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The load of a chemical tanker

Chemical tankers, like oil tankers, transport chemicals in bulk, but while an oil tanker often loads all her tanks with the same product, at the same terminal, a chemical tanker usually has various products in her tanks and loads them in different harbours. For instance, the Ievoli Sun was transporting three different products from two different terminals in two different countries when she sank. (See archive “The products”, in the Ievoli Sun file).

A wide range of products can be transported simultaneously: 30-tank chemical tankers are not rare.
Hazardous products are often present in the cargos and sometimes reactive chemicals can be found next to each other. As a result these vessels are closely inspected and remained under the same ownership for a long time, usually specialised ship-owners. That is also why these vessels have a very low accident rate.
More information about these vessels and their operations can be found in the article (in french) “Chimiquiers, une grande variété de navires” (Chemical tankers, a large range of vessels) by Jean-François Durand, which was published in 10th issue of the magazine “Navires et marine marchande” (Vessels and merchant navy).

It is important to distinguish between chemical tankers and break-bulk vessels used to transport powdery chemicals in bulk, in tanks, in drums or in other packages. It is usually the latter, which are involved in major accidents. In Europe, we can quote, the case of the fire and explosion of the Ocean Liberty loaded with ammonium nitrate in Brest, and in Spain (Cape Finisterre), the grounding and fire of the Cason loaded with various chemicals.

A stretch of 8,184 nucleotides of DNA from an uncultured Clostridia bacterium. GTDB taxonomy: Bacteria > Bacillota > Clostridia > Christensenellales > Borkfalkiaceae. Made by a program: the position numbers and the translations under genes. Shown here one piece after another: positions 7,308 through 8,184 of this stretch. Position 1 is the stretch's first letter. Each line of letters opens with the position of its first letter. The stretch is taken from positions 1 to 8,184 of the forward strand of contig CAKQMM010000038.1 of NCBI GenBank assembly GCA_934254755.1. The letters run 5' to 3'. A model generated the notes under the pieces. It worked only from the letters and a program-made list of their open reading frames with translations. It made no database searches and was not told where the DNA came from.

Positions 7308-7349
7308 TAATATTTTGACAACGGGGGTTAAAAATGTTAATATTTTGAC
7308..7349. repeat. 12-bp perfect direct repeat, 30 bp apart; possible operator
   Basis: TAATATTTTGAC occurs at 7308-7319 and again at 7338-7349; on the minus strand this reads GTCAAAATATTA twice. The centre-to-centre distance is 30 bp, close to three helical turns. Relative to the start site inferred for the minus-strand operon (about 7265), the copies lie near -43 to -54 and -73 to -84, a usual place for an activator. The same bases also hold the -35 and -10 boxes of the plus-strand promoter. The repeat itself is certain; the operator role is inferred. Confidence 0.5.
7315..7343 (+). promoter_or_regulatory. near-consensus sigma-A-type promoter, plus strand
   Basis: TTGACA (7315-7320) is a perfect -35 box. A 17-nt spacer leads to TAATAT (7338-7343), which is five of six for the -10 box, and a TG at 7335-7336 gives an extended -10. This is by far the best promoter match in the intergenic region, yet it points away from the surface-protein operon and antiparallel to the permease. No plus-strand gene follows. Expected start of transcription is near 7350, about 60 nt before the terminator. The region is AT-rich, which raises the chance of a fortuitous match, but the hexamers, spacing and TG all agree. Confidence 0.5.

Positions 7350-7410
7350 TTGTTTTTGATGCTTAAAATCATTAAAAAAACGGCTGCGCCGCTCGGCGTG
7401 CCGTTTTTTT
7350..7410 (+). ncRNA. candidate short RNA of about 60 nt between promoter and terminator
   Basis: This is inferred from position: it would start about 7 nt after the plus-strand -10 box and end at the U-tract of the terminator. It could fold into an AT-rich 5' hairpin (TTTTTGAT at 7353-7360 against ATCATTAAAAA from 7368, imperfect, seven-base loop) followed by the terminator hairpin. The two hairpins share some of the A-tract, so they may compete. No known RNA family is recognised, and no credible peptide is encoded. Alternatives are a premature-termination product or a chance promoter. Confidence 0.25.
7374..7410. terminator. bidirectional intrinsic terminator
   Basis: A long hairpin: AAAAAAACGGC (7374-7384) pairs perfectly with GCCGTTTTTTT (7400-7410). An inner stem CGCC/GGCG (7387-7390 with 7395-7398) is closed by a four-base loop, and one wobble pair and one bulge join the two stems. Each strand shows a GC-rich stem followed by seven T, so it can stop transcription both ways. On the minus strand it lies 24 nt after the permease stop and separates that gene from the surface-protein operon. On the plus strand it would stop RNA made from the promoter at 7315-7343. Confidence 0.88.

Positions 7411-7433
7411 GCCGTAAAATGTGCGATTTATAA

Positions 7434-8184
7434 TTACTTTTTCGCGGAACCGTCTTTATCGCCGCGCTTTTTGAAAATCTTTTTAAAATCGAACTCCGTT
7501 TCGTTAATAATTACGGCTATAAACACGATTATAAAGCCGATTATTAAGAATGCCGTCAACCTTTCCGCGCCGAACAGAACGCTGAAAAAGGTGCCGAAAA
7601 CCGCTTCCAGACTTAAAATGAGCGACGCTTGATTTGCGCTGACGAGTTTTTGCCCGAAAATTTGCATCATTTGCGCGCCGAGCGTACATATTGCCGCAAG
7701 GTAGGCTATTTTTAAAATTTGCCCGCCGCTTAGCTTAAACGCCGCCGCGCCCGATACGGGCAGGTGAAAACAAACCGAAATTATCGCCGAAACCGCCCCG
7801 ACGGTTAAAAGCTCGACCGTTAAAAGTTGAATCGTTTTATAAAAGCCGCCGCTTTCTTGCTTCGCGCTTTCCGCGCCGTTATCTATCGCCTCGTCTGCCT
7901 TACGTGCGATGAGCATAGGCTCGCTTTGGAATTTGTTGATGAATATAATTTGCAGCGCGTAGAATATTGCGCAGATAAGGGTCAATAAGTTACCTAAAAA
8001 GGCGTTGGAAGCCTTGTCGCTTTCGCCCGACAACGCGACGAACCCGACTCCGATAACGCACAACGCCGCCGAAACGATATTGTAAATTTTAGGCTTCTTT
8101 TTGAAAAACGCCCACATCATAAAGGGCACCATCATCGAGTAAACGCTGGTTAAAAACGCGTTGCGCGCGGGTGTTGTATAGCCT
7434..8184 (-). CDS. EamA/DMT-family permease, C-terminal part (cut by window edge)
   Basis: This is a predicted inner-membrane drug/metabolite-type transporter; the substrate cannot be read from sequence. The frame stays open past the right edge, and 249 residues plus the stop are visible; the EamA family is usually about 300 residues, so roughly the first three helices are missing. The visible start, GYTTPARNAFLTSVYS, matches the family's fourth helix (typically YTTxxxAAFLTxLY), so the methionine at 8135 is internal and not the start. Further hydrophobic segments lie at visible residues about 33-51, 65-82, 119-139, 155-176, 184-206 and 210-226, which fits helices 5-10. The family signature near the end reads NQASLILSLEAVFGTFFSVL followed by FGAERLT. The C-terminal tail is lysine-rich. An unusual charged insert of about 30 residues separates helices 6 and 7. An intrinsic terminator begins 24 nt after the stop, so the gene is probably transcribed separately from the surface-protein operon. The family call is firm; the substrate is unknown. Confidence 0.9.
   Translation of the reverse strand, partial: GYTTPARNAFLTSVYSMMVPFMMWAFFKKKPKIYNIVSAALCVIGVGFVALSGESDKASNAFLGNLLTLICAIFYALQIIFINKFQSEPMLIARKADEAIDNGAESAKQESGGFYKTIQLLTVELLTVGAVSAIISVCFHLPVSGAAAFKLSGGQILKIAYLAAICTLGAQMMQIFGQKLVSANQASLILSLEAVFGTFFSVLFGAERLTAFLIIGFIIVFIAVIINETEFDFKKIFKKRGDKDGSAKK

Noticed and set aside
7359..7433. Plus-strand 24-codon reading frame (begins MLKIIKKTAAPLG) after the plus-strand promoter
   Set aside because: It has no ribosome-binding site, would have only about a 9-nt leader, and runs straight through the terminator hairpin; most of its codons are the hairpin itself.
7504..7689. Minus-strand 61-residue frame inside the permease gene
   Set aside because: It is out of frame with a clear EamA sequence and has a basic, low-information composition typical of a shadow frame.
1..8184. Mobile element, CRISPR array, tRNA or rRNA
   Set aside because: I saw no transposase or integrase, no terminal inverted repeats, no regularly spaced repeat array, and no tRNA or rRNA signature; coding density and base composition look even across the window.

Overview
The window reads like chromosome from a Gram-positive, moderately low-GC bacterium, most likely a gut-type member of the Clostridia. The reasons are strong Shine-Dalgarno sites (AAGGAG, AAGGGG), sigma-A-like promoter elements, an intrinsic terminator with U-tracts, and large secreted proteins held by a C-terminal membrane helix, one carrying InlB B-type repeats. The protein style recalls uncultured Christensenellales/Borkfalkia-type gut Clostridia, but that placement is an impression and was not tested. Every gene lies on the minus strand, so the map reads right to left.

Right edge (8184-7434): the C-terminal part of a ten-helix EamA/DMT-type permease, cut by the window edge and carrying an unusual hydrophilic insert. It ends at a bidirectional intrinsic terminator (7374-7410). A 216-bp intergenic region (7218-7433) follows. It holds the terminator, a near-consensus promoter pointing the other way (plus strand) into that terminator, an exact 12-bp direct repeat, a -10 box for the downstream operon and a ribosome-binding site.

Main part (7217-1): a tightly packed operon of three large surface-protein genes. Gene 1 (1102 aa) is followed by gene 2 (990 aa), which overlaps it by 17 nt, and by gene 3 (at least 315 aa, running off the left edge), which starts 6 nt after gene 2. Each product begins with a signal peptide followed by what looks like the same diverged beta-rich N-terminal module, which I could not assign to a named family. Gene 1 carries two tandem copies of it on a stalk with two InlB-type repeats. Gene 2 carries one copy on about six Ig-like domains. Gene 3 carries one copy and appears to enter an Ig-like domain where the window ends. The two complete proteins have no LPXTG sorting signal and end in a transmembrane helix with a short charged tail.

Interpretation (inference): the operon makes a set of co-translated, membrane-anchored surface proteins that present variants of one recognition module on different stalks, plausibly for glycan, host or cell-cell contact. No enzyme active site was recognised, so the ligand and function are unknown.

The Bow Eagle has twenty eight tanks, whose capacities vary between 200 and 2,000 cubic meters. According to the stowage plan available, when the accident occured the vessel was transporting nine different products, with a total weight of 23,645 tonnes.


The stowage plan shows particular exposure hazards between toluene and benzene, benzene and ethyl alcohol, toluene and ethyl alcohol. This is acceptable practise according to the current rules, as tanks are totally separated from one another and are equipped with independant pumps and piping.
However in case of a collision or grounding, there is a risk that breaches in tanks could result in mixing hazardous chemicals, the consequences of which could be difficult to assess. In any case, a damaged vessel with possible breaches in neighbouring tanks and/or possible contact between its cargo and sea water can only enter a harbour if the harbour is fully equipped to face the related hazards.

Last update on 30/08/2002
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